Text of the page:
Sustainable seafood sales jump 60% in two years
The German discounter Aldi now stocks the largest proportion of sustainable seafood products of all UK supermarkets as overall sales jumped 60% in the last two years.
It’s fantastic to see that supermarkets in the UK are sourcing more certified sustainable seafood.Rajina Gurung,
MCS Seafood Sustainability Advocate
The figures have been published in the annual Supermarket Sustainable Seafood League table by the Marine Stewardship Council - an international non-profit organisation that runs an eco-label and fishery certification programme which recognises and rewards sustainable fishing practices.
In the latest league table, Sainsbury’s came second and Lidl third.
Just under 80% of Aldi’s seafood range is certified sustainable, Sainsbury’s stock more than 200 certified products making up 76% of its wild seafood range and Lidl is third, with just over 100 products or 72% of its range.
At the other end of the table is Marks & Spencer’s with just 19% of their stocked seafood carrying the blue tick and, whilst Iceland and Morrisons are right at the bottom of the league with under 5% of their seafood range certified sustainable.
But what the figures also show is that all the supermarkets are selling more sustainable seafood than ever before, a 60% jump over the last two years.
67% of Waitrose’s range is MSC certified, 61% of Co-op’s range is MSC certified, while Tesco stocks 128 sustainable products covering 48% of its wild fish stock.
Asda introduced the biggest increase in its certified sustainable range from 17 products to 52, or 38%.
MSC programme director Toby Middleton said: “The majority of British supermarkets are making a real investment in the future of their seafood.
“If you’re buying MSC-labelled fish or seafood in one of these top five supermarkets, you’re helping to make a positive difference to the world’s oceans.
“The MSC blue fish label (indicating that seafood has been sustainably caught and can be traced back to source) means the ‘science bit’ has been done for you.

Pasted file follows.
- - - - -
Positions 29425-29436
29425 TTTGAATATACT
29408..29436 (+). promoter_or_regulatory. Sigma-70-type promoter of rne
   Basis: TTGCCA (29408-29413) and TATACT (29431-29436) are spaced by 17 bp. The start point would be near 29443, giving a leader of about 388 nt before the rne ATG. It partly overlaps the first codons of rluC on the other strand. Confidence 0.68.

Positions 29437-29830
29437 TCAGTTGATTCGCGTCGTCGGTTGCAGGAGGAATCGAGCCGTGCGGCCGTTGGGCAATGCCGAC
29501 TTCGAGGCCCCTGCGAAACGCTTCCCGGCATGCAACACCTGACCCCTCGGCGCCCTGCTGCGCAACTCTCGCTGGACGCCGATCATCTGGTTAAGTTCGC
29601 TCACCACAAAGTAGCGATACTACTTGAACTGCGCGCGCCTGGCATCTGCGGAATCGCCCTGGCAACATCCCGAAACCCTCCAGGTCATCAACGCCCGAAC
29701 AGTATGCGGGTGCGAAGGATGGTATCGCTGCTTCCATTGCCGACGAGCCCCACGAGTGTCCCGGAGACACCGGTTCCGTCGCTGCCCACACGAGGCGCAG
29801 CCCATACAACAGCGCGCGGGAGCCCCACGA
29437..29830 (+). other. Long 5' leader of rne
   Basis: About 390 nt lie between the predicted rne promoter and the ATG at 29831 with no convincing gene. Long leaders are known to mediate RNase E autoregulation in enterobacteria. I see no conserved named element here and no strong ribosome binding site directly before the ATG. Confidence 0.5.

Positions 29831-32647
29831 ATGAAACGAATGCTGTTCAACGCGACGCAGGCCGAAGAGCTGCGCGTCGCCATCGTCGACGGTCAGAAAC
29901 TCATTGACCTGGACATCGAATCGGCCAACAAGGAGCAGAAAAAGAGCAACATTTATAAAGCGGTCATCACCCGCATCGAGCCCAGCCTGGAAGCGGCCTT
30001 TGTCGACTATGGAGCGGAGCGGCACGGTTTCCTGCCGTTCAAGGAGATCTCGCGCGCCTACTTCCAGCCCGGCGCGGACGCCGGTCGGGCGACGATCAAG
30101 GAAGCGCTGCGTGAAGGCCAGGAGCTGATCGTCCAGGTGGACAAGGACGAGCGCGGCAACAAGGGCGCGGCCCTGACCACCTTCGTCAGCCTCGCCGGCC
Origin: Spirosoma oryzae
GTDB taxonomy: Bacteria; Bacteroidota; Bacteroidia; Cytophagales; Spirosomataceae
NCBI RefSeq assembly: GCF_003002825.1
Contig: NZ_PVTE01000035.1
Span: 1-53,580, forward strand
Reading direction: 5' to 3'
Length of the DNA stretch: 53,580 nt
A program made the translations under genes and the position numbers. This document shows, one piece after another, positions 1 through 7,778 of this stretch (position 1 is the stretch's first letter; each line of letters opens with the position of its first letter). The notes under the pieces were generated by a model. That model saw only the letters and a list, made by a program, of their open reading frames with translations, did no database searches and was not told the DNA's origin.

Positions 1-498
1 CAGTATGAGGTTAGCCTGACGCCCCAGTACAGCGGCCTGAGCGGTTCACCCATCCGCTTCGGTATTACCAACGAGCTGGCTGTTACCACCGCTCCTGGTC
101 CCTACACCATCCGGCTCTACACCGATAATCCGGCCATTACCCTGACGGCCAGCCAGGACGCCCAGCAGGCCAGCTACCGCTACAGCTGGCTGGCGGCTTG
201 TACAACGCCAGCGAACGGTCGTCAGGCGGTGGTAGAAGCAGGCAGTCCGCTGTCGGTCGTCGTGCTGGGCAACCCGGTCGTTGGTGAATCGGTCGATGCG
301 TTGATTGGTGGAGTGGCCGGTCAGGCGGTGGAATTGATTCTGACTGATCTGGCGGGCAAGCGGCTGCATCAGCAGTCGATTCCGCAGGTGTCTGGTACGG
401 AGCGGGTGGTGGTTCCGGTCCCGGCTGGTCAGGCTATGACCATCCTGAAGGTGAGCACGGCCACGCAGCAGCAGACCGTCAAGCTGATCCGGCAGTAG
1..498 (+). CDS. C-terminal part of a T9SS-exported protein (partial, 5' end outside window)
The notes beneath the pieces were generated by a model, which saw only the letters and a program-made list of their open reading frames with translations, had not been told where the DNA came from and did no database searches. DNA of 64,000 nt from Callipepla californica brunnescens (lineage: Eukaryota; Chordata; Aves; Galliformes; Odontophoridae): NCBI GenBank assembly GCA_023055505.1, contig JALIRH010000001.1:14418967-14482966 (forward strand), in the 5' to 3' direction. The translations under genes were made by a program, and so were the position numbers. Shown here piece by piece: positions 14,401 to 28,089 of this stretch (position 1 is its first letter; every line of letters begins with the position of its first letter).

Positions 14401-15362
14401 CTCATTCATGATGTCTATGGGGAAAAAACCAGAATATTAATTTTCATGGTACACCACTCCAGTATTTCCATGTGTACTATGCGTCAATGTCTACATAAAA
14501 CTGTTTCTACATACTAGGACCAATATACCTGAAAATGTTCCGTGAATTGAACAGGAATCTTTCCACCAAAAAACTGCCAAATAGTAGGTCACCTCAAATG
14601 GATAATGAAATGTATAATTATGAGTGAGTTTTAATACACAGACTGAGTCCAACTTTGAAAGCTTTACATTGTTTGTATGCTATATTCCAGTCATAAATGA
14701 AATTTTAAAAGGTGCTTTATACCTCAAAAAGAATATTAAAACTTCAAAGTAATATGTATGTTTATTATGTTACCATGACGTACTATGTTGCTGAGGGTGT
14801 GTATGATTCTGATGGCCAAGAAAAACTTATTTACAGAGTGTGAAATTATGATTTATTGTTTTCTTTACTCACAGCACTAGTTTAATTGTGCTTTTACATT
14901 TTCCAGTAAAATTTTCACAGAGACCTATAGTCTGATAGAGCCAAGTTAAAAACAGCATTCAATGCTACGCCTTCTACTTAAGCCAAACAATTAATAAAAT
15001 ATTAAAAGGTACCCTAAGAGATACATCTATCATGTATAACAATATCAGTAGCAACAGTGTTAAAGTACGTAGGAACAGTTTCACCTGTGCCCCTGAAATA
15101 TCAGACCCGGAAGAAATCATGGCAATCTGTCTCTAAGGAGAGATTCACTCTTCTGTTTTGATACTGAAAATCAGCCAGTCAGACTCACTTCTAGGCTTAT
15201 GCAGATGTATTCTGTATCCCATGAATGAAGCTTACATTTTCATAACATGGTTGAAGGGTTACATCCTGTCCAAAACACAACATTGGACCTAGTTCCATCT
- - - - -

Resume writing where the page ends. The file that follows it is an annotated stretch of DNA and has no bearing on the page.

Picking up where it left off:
“Our league table shows that retailers are offering their customers clear labelling and the chance to make a difference, helping to protect fish stocks for our children and our grandchildren.”
Rajina Gurung, Marine Conservation Society Seafood Sustainability Advocate, said: “It’s fantastic to see that supermarkets in the UK are sourcing more certified sustainable seafood.
“Knowing where your fish comes from is still a minefield for shoppers, but with more Marine Stewardship Council blue tick products and access to our Good Fish Guide, with its simple traffic light rating system, shoppers are now in the driving seat.
To help secure healthy oceans for the future avoid buying red rated unsustainable fish and check the Good Fish Guide (online, via the app or the pocket guide) for the most up to date sustainability rating”.
Actions you can take
- Download our guide showing how fish are farmed
- Download our guide showing how fish are caught
- View the Good Fish Guide online
- Download our award winning 'Good Fish Guide App'.
- Download the Good Fish Guide .pdf
Did you know?…
41% of North East Atlantic stocks including those around the UK are subject to overfishing
1 billion people, largely in developing countries, rely on fish as their primary source of animal protein
A estimated £1.1 billion is spent on fish and chips every year in the UK
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